His complaint was that the awareness of danger from alleged climate change “will not emerge from a normal scientific process of truth seeking” so “post-normal” science is needed instead. That kind of science, he says, will allow warming adherents to “trade (normal) truth for influence.” Trading truth for influence sounds to me, like trading science for politics. Certainly warming evangelist Al Gore has said the same thing. He claimed it was “appropriate to have an over-representation of factual presentation of how dangerous it [global warming] is” in order to get the audience to his film to accept his claims. But then he is a politician and lying to scare the public is common in political circles. But is this science? Or is it politics?

Hulme says that what science produces is “provisional knowledge” that “can be modified through its interaction with society.” It is changed when “it rubs up against society.” Do the theories change? Do facts vary? Or does he mean that in a social setting politics now becomes important and we should use politics to “adjust” science to political agendas? When it comes to global warming theory, Hulme says “the stakes are high, uncertainties large and decisions urgent,” so this new kind of science has to focus on “who has the ear of policy,” in other words, who sets the political agenda.

Old, traditional science is deficient because “it assumes science can first find truth, then speak truth to power” but that is deficient because it ignores “values, perspectives and political preferences. This requires that “we have to take science off centre stage” in order to concentrate on political preferences.

American global warming archbishop, Stephen Schneider, in a 1989 Discover magazine interview, makes it quite clear that he is pushing a political agenda. He said that politicized scientists needed to “capture the public’s imagination.” And that, “of course, entails getting loads of media coverage. So we have to offer up scary scenarios, make simplified, dramatic statements, and make little mention of any doubts we have. This ‘double ethical bind’ we frequently find ourselves in cannot be solved by any formula. Each of us has to decide what the right balance is between being effective and being honest. I hope that means being both.” Schneider seems to be saying, yet again, that there is conflict or "double ethical bind" between his science and political agenda.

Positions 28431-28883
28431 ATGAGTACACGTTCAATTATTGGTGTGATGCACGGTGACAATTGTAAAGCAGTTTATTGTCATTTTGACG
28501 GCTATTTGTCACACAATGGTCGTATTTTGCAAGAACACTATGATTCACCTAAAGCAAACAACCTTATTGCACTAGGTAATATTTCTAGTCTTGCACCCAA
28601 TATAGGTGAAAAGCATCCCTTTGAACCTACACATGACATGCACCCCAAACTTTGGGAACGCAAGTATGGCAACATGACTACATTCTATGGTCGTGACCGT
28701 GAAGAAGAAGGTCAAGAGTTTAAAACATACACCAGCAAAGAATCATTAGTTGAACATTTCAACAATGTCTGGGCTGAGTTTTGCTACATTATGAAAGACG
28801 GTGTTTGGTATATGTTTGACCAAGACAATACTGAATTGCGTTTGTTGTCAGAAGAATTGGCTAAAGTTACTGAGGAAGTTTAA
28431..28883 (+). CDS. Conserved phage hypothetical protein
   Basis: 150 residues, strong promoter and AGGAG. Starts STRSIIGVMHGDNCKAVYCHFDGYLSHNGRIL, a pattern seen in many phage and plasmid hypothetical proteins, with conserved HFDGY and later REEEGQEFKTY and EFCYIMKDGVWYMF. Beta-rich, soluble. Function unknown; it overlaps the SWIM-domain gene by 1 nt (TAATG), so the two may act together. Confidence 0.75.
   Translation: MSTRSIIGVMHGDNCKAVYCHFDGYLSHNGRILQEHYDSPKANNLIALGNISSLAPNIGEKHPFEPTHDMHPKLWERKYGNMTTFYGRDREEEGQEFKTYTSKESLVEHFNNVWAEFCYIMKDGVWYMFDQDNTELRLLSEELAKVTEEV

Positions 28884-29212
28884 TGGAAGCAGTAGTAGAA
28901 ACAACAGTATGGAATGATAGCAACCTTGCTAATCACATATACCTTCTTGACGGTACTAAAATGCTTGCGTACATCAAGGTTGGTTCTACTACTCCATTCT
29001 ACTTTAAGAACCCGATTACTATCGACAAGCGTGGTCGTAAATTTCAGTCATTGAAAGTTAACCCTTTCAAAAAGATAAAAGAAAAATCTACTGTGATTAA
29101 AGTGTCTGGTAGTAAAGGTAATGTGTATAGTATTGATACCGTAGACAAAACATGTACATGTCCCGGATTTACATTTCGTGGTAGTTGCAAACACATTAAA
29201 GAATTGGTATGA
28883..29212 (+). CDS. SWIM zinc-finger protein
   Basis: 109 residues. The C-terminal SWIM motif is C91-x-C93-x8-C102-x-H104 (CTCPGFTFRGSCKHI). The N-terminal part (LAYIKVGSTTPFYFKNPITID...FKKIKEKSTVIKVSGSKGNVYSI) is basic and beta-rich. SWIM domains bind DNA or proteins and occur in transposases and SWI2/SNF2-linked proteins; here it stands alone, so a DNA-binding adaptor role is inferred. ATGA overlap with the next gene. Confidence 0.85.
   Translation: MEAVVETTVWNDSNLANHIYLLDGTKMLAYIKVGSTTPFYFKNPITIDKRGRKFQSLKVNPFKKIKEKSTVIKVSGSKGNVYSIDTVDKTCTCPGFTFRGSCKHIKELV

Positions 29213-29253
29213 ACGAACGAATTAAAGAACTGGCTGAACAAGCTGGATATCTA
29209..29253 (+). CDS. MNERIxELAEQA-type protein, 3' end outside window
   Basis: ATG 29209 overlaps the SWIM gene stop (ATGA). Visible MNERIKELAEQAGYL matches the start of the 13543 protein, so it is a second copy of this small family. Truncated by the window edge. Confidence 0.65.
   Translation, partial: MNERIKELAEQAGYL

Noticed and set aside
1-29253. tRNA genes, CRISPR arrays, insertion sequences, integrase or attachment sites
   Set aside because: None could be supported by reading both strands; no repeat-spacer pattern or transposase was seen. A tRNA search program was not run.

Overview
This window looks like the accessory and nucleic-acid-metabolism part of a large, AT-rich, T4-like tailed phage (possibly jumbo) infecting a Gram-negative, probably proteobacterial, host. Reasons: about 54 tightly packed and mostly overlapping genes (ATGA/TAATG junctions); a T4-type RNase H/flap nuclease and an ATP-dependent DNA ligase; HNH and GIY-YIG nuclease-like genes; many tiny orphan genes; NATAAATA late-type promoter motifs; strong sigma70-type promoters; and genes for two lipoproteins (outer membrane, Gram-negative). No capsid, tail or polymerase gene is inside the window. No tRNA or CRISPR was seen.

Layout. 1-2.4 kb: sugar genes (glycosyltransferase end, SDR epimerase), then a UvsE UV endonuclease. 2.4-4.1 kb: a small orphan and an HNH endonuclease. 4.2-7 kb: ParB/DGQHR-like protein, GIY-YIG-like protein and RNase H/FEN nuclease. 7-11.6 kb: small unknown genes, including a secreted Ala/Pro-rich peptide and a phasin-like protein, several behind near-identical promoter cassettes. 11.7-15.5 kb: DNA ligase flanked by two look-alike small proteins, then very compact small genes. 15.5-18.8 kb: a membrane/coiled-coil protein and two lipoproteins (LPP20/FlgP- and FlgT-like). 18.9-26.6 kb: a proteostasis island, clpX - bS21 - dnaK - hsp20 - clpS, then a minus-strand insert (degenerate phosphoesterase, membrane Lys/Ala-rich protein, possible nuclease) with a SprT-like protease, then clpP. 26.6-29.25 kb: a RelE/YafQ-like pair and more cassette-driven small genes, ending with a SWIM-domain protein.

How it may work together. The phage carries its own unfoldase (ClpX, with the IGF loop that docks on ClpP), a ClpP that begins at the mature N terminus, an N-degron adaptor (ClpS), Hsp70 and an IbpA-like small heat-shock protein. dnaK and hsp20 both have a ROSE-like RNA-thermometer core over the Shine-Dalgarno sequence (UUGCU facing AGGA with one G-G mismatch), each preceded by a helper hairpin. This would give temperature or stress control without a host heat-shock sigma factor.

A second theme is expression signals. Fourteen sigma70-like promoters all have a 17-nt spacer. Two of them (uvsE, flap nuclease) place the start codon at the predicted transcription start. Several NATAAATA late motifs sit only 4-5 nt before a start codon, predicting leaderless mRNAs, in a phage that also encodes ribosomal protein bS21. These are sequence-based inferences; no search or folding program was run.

What does “being effective” mean, if not politically effective? It means pushing an agenda. And Schneider recognized that in order to push a political agenda his side might have to trade some truth off for effectiveness. This is sacrificing science to politics—something they quite rabidly accuse the “skeptics” of doing. Dr. Freud might refer to this as “projection.” Dr. Richard Niolon defines projection this way:
Projection is something we all do. It is the act of taking something of ourselves and placing it outside of us, onto others; sometimes we project positive and sometimes negative aspects of ourselves. Sometimes we project things we don't want to acknowledge about ourselves, and so we turn it around and put it on others (i.e., "It's not that I made a stupid mistake, it's that you are critical of everything I do!"). Sometimes it is simply our experiences (i.e., "My father was a reasonable man when we disagreed, so if I use reason with my boss we can work out our disagreement").